The deal, according to sources would have been financed by four local banks IB, LBDI, Ecobank and GT Bank which will be providing guarantee for the purchase.
FrontPageAfrica reported recently that that once the deal was sealed, the National Social Security and Welfare Corporation (NASSCORP) will replace Ecobank as guarantor.
According to knowledgeable sources close to the transaction, only US$500,000 will be paid as taxes to the government of Liberia.
The taxes will be based upon a principle in finance known as capital gains. That is the tax you pay for selling an asset, and the actual amount is dependent on whether the gains are short or long term.
Complicated Deal from the Start
Complications of the deal have prompted the attention from the national legislature. The Senate recently reached a unanimous decision to halt ongoing discussions by Libtelco to purchase Novafone.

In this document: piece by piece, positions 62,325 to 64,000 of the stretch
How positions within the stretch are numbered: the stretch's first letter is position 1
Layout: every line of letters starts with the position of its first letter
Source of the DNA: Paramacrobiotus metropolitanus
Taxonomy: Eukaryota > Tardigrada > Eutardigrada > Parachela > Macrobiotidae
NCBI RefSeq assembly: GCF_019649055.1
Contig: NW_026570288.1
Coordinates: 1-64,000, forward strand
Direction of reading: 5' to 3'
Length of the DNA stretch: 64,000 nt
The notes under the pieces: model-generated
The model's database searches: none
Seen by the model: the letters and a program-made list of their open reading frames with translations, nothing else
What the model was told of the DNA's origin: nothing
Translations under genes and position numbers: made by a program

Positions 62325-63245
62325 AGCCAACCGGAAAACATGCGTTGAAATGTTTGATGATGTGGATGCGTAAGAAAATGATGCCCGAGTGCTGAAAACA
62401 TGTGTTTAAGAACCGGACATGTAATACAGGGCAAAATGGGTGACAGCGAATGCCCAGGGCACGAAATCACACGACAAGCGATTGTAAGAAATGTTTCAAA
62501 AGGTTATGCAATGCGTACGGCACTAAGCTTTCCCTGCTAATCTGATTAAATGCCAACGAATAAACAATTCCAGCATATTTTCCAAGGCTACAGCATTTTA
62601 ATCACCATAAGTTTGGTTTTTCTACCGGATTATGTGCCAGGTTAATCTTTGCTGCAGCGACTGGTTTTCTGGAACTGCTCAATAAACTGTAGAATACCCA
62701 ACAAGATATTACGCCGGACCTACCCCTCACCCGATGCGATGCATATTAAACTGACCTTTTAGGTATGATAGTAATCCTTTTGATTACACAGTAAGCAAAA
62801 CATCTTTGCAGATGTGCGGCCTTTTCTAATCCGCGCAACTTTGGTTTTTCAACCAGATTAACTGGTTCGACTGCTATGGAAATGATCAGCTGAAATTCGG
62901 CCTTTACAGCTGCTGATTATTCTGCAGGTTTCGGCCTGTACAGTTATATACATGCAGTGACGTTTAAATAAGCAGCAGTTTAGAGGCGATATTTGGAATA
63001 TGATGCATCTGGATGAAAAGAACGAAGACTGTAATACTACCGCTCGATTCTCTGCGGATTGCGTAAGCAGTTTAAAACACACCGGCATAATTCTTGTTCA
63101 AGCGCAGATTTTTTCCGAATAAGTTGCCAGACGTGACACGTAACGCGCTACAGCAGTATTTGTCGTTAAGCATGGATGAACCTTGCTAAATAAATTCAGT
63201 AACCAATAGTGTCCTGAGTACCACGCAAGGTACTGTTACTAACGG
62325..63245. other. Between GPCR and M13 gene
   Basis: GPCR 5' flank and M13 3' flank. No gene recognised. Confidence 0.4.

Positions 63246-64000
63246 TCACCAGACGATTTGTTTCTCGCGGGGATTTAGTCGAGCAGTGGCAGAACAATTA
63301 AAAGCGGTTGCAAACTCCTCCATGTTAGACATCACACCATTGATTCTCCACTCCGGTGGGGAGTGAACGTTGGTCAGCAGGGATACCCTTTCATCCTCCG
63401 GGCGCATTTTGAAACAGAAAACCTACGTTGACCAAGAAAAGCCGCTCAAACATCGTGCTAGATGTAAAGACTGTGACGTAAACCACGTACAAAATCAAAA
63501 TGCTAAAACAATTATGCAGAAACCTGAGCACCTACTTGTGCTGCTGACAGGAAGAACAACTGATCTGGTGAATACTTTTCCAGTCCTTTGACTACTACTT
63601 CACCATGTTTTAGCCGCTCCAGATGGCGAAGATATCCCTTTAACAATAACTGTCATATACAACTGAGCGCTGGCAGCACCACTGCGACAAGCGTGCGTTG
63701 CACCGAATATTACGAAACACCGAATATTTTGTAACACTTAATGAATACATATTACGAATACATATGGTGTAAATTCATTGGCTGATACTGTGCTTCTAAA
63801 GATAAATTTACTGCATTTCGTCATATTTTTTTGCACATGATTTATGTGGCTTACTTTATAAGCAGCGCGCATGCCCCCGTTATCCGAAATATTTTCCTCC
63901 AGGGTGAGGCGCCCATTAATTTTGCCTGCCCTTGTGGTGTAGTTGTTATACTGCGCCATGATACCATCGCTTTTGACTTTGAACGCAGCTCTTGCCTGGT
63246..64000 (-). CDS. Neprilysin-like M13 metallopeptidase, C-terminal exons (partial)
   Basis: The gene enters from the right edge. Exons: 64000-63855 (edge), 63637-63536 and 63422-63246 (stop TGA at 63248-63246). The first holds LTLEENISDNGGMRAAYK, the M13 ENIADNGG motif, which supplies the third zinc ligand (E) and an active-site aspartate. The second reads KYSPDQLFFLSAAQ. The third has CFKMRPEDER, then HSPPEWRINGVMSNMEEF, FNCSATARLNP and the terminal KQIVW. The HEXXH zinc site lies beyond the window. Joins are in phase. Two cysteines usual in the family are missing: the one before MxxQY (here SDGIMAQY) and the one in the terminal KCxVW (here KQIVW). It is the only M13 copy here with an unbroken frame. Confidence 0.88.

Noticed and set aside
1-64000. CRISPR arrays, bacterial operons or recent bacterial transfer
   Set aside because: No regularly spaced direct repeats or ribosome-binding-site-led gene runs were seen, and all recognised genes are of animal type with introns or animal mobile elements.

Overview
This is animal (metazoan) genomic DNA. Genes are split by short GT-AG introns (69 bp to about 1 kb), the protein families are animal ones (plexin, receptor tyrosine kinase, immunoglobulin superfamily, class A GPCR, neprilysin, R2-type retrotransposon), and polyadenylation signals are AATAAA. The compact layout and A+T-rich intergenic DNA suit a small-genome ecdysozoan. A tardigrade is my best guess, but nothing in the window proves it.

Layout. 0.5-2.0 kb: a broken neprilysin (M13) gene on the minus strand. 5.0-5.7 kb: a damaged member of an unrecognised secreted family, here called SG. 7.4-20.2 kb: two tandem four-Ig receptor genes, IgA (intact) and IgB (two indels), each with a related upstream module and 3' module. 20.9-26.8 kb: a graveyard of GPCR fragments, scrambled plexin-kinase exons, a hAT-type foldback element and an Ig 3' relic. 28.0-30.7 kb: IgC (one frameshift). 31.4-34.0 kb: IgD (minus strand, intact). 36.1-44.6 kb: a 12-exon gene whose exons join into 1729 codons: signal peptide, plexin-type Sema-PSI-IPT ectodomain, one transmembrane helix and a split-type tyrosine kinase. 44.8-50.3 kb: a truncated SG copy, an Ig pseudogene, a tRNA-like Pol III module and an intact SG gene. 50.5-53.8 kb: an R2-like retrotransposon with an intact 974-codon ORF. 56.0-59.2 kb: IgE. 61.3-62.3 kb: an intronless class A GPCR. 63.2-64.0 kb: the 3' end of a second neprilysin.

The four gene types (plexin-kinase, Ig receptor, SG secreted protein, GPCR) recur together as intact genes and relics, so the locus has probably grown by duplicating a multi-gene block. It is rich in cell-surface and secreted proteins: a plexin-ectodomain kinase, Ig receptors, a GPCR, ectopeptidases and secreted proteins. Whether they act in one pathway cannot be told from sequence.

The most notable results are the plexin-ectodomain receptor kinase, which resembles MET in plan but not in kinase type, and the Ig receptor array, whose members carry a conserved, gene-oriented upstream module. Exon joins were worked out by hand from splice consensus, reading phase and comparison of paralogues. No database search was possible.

The Senate’s decision, according to a motion, is to give the committee on Post and Telecommunications, chaired by Senator Nyonblee Karnga-Lawrence of Grand Bassa County the chance to gather the needed information as it relates to discussions surrounding the alleged US$10m purchase of Novafone by Libtelco.
The probe came as a result of a communication written by Maryland County Senator, Dan Morias, who informed plenary that the Senate has been left out of the discussion surrounding the alleged purchase of the cellular company.